Sure enough, unlike most politicians, Duterte delivered on his message. In his young presidency, Duterte took on the Obama administration in the United States, supranational organizations like the United Nations and the European Union, the Roman Catholic Church, and the political and economic establishment put in place in 1986. His approval ratings are high as he took on the bodies that our typical corrupt politicians would bow down to.

And in the war on drugs, criminality, and corruption, Duterte has employed a Machiavellian “by all means necessary” approach. He has empowered the police to an extent not seen since the martial law era of Marcos. In fact, he cancelled the 2016 Barangay Election just so the Philippine National Police can focus on its war on illegal drugs. The president has not hesitated to name Mayors, Governors, Congressmen, and even a lady Senator who are involved in drugs.

Despite the so-called extrajudicial killings which has numbered over 7,000, the president remains very popular. His supporters are all over social media, they have complete control of Congress, and they recently held a show of force in Luneta in response to the politicians who tried to use the 31st anniversary of EDSA 1986 to score political points against President Duterte. Such is the Duterte effect.

Usually, support bases of politicians quiet down after the election. Not with President Duterte. As the days pass, the Duterte support base becomes even more energized. Amidst a destabilization plot by the Liberal Party, the Duterte supporters have become even more eager to defend their president and to keep the country from being taken away once more by the corrupt oligarchs.

“Tama yang kay Duterte. Hindi tayo magbabago kung hindi maubos mga kurakot at mga kriminal” a barangay official in my province told me before Christmas when we were out drinking.

A charismatic leader representing the will of his people, running the country with an iron hand, and taking the country back from the traditional elites and saving the country from destruction. Such is how the President’s strongest supporters see him. In fact, they have even pledged to support him if he places the country under martial law.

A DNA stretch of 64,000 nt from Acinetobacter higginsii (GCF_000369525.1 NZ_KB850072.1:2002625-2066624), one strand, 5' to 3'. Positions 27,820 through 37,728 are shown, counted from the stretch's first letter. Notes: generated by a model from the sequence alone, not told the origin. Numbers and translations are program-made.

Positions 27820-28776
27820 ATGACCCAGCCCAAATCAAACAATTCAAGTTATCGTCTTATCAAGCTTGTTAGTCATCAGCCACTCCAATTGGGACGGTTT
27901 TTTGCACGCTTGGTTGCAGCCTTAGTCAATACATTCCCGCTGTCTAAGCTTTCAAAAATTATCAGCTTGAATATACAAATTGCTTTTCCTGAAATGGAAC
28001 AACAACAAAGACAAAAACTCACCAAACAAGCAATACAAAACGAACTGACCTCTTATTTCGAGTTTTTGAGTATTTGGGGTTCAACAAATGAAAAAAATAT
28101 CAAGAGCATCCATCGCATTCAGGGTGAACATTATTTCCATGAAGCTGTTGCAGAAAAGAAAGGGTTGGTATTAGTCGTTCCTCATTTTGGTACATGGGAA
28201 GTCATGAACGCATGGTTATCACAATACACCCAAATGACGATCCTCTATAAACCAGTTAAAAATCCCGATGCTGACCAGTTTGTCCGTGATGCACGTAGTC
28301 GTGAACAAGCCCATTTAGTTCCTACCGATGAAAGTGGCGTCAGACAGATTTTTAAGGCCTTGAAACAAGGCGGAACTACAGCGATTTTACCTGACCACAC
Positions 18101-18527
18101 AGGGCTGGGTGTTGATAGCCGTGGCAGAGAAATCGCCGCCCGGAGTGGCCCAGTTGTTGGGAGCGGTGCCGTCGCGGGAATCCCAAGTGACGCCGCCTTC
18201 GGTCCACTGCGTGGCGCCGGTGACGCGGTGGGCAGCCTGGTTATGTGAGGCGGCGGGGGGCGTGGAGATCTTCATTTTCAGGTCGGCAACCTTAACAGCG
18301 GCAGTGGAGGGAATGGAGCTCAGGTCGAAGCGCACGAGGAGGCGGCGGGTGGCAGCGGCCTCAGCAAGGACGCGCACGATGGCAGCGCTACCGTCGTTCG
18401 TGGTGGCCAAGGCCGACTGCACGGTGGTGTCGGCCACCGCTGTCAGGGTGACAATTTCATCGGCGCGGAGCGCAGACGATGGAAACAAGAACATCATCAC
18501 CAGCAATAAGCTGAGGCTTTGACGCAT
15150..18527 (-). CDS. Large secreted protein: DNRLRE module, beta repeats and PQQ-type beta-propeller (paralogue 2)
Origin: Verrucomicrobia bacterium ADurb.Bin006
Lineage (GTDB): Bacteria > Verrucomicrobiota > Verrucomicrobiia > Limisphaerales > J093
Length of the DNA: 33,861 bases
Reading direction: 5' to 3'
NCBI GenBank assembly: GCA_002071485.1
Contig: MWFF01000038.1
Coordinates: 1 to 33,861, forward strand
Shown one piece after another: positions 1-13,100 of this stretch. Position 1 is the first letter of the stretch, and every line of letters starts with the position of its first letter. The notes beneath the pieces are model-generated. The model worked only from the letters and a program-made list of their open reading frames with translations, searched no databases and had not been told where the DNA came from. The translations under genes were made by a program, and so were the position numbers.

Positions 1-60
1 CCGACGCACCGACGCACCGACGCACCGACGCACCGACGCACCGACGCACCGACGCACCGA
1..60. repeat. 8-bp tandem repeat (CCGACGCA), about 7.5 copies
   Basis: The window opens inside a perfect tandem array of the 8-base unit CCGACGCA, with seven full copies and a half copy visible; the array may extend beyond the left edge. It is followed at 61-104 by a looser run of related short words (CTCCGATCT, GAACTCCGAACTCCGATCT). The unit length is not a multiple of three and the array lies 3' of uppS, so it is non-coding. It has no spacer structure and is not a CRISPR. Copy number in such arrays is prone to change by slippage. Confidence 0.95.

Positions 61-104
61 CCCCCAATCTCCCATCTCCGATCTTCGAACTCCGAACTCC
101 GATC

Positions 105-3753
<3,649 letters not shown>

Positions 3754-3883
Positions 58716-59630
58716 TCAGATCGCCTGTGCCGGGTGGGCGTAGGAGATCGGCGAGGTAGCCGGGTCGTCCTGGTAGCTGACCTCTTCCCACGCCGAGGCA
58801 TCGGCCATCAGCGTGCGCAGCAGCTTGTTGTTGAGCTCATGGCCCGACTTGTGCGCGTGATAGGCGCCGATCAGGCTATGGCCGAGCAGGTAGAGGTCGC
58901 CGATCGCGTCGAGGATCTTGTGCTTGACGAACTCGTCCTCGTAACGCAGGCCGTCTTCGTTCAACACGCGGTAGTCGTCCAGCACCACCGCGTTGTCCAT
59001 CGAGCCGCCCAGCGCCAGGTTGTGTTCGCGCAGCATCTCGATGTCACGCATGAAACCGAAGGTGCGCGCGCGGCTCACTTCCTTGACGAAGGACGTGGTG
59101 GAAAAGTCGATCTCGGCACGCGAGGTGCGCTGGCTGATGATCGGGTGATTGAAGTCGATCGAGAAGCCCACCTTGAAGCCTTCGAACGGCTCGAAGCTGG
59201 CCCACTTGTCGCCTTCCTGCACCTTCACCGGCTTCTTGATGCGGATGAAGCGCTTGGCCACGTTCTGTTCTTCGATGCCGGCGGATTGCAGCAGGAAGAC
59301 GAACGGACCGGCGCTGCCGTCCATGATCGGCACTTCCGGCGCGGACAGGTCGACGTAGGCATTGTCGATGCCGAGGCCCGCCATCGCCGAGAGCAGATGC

“Di bale na mag-martial law si Presidente. Mas pipiliin ko naman martial law kesa magkalat mga adik sa kalye” one taxi driver told me when I was on my way to the apartment after returning from Quezon province.

The President has not espoused any ideological leaning except that one time when he called himself a ‘socialist’. However, the activities of his allies like Speaker Pantaleon Alvarez (in threatening to remove from key House positions those who voted against the death penalty bill) and most especially his supporters who continue to push for the continuity of the President’s iron-fist method show tenets of far-right politics.

The critics are wrong in labeling the Duterte supporters as fanatics. They are not. These are people who have grown tired of the corrupt system in the country. These are people that want change and want it fast. It so happens that they feel that it is President Duterte who would bring the country back to life. We are seeing not fanaticism, but nationalism reborn.

This desire to take the Philippines back is unprecedented. The President’s supporters want change, and they want it by any means necessary, even it means supporting an authoritarian way of doing things. Even with all the executions in the midst of the drug war, in the end, what matters to them is the benefit of the nation. Nationalism has been reborn, and has already likely evolved further into extreme nationalism.

Our people could not care less about ideology. But the failure of promised change three decades ago has made the rebirth of Filipino nationalism inevitable. And an inevitable consequence of this rebirth of nationalism is the birth of extreme forms of nationalism, as we have seen as of late.

The far-right has risen in the Philippines. They want change, they want their country back, they want to usher in an era of Filipino greatness, and they want it done by any means necessary.


Post Author: Celestino Manrique II